Project managers and risk consultants agree that the biggest threats to a construction project are the small issues that accumulate on a daily basis. We have more unexpected issues pop up than serious problems, which can be a really good thing. Serious issues usually involve someone being carried off in a stretcher to visit the local emergency room. We prefer dealing with the small issues that we can internalize and take care of on our own. Let’s take a look at 10 unexpected issues that can pup up unexpectedly; we’ll start with the first five here:
Problems with Scheduling: Organization is the key to creating a successful schedule. Contractor experience is the most critical factor when developing a project schedule. Gaps in experience can materialize in large oversights. Even minor missed steps can compound cost and schedule impacts in the future. Experienced construction managers and contractors know the pitfalls, can better anticipate problems, and project progress more accurately. They will be able to categorize and prioritize information as needed in order to create a structured approach for the project.
Problems with Budgeting: Budgeting can be the bane of the project manager’s existence. The budget dictates numerous aspects of the schedule. The project manager may find that they have to request a faster turnaround time on certain trades due to budget constraints. A tight schedule already puts the project at risk. An equally tight budget only puts more stress on the project manager.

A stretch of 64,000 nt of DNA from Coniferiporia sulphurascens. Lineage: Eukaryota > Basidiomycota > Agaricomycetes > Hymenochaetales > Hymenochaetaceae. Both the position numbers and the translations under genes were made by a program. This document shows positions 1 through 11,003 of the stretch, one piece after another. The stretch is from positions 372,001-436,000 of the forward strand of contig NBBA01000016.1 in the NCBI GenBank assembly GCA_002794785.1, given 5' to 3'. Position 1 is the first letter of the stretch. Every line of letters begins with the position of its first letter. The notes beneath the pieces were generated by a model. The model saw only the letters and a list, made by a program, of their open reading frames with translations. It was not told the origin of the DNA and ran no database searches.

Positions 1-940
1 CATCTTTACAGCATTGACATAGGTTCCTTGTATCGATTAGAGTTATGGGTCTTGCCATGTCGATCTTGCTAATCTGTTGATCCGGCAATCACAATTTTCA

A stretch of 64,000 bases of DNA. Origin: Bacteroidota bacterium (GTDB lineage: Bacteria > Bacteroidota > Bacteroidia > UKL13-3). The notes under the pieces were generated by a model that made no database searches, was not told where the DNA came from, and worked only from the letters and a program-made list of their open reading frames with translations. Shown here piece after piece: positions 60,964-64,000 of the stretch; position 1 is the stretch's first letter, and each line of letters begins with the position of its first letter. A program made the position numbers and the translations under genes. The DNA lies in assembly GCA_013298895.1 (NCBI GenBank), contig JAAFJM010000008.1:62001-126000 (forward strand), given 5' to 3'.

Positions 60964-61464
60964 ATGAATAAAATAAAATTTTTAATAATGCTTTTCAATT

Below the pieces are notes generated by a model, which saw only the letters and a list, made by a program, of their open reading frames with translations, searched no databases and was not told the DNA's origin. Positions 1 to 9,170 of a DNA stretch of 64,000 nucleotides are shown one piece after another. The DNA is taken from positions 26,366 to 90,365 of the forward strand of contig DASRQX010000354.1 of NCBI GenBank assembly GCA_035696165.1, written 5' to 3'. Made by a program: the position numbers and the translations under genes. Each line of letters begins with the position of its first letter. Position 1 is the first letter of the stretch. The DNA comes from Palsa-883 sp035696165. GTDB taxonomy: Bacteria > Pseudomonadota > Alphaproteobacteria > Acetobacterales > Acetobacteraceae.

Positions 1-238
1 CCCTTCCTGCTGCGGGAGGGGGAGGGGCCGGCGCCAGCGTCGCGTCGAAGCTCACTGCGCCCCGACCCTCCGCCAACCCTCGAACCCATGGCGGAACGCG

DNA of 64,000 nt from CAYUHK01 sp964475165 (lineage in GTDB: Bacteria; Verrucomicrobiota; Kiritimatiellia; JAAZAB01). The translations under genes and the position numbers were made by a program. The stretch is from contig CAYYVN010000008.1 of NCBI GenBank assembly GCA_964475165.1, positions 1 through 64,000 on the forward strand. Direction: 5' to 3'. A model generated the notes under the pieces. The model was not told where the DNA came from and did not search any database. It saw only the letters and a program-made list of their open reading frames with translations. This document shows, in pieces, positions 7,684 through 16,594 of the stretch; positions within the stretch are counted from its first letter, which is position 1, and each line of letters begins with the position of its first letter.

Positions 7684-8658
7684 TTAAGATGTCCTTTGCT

Design Variation Requests: Change orders, or design variation requests, are mid-stream requests for changes to the project design, scope, or schedule parameters after the project is already under contract. The client may request a change to an area that has already been planned based on certain budget and schedule criteria or which is even partially completed. The change can be implemented, but it almost always impacts the project. Mid-stream changes must be carefully documented, monitored, and executed.
Quality and Delivery Expectations: Discuss certain deliverable tasks with your client. Ask them how they would like to see those milestones delivered. The more you understand what your client expects from you the better your relationship with them will be. Clients who have a good experience working with you will be back time and time again.
Poor Project Management: The best advice we can give you is to hire an experienced and successful project manager. Poor project management can literally be the end of a construction project. Consider purchasing project management software that works with multiple platforms so that everyone is on the same page whether they’re using a computer, smart phone, or tablet.
Those are our first five of 10 problematic practices that put your construction project objectives at risk. We’ll share the second set in our next post.